I attended the SDForum Dynamic Language Series on Python this morning. I'll jot down a few of the highlights here.
Guido and the history of python
The program started off with a history of python from Guido. He had two weeks of free time and wanted to implement a language. He said his main design goals were interactiveness, work well with other tools, avoid NIH (borrow freely), and doable as a one person job. The last one was a little interesting since he explicitly said he would have to cut corners to make it a one person job (seems like this is common amoung new open source projects since the normally have only one dev). He also said that the object oriented nature wasn't due to a deep theoretical understanding of object oriented principles but that it grew out of a need to enable extensibility in the language.
Python in the Enterprise
This was a panel discussion called "Python in the Enterprise" by Munwar Shariff (CTO Cignex, a Zope/Plone shop) and Alex Martelli. The moderator (who was an editor for Software Development, a programming magazine) said she noted that python programmers net about $10K/year more than most programmers. Alex attributed that to being more productive with python.
There was a statement that python's biggest problem was that it didn't have a compiler and hence the source was available. Alex said people can decompile anything, so the ONLY way around this is to provide a web service if you really don't want your IP in the wild. Munwar stated that he had sold product to many government agencies (but his product is also a web service).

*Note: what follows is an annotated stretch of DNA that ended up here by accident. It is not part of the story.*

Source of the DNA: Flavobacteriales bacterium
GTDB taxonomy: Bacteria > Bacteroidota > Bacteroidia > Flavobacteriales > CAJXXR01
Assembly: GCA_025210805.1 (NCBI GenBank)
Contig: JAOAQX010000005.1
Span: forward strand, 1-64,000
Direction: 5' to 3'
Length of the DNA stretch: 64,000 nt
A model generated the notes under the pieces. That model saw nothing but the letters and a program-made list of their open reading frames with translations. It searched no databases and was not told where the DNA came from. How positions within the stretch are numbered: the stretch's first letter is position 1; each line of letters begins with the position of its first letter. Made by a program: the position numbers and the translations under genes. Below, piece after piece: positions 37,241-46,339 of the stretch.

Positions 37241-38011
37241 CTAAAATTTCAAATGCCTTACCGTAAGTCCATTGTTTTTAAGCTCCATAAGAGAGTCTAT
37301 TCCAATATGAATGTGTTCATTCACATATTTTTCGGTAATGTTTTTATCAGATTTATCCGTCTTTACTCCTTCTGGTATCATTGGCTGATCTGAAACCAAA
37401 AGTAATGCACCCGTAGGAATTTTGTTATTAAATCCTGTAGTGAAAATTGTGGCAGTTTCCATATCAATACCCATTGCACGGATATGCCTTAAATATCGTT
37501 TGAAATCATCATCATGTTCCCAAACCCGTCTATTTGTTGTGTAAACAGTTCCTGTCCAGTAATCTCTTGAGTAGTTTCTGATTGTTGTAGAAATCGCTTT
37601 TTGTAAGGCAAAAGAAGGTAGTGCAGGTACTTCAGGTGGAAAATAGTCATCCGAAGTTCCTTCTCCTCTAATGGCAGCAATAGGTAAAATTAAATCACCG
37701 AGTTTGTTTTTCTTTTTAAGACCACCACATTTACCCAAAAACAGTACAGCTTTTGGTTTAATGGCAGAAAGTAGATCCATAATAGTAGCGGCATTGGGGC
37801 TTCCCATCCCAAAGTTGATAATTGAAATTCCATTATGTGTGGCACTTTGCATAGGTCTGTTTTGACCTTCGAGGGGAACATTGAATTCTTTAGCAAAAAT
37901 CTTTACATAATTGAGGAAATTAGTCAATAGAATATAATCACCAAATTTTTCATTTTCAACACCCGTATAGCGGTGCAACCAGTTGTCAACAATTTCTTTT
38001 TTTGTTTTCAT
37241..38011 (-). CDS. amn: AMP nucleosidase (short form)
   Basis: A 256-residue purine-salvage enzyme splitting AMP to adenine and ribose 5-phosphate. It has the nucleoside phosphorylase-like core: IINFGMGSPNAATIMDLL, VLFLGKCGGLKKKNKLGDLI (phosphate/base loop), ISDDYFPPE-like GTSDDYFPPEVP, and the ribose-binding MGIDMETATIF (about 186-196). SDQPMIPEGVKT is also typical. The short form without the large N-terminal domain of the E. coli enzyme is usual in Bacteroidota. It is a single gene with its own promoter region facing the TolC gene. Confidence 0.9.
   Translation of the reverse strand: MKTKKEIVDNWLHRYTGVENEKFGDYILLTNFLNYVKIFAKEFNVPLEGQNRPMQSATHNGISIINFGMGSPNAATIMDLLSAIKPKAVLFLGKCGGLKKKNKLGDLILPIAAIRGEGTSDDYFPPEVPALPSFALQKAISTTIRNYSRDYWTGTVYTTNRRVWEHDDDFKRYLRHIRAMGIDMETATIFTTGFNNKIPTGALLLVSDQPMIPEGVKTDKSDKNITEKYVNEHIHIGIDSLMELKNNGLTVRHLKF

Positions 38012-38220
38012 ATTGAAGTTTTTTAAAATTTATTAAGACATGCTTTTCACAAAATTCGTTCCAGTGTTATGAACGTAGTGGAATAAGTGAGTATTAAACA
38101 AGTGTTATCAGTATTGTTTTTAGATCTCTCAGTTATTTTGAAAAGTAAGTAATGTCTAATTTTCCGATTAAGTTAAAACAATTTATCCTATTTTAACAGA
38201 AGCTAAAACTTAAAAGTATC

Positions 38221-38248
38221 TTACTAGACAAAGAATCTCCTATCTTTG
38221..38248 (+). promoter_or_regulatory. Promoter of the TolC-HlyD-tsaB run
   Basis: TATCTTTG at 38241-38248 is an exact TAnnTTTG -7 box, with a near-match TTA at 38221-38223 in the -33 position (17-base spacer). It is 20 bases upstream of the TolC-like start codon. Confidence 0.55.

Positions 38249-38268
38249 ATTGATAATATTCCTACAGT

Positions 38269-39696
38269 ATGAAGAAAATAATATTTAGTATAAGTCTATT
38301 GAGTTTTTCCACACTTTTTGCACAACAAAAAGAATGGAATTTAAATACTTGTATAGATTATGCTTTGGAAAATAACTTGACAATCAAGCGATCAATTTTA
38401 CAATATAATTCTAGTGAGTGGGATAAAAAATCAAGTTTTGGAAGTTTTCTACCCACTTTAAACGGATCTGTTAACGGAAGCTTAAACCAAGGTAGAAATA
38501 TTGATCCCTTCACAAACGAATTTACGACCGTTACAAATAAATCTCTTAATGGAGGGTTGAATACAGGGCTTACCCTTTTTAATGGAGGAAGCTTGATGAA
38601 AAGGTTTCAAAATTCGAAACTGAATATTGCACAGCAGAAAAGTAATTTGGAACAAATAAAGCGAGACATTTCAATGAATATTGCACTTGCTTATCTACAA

There was the standard lack of static type checking complaint. The reply was Eckels quote that code that isn't tested is worthless anyway (I'm paraphrasing a little).
I asked what the panelists thought when I recently asked a friend what was the difference between two products (one in java and one in python), and he (he happens to sell the java version) replied "It's written in python, enough said", implying that no one would buy the python version by virtue of the language it was written in. I don't think Alex understood what I was trying to get at, which was the ingrained notion that enterprise software has to be written in java (perhaps it's analagous to "no one ever got fired for buying from IBM", choosing Java software is a safe choice because you don't have to justify it). Alex said, "Don't tell them what language it is written in." He also mentioned that you could use jython too. Munwar admitted that they had lost a sale because they were pushing the zope platform.
There was talk was actual research that Python was "better", rather than anecdotal evidence. Alex mentioned something report by Franheufer Institute? (I'll have to see if I can locate it). Location is here Munwar offered his anecdotal evidence that developers were 5-10x faster in python, but that performance in python suffered a tiny bit. Stay tuned, I'll try to post a followup with Greg Stein's "Python at Google" and some notes from the "Python in startups" panel soon.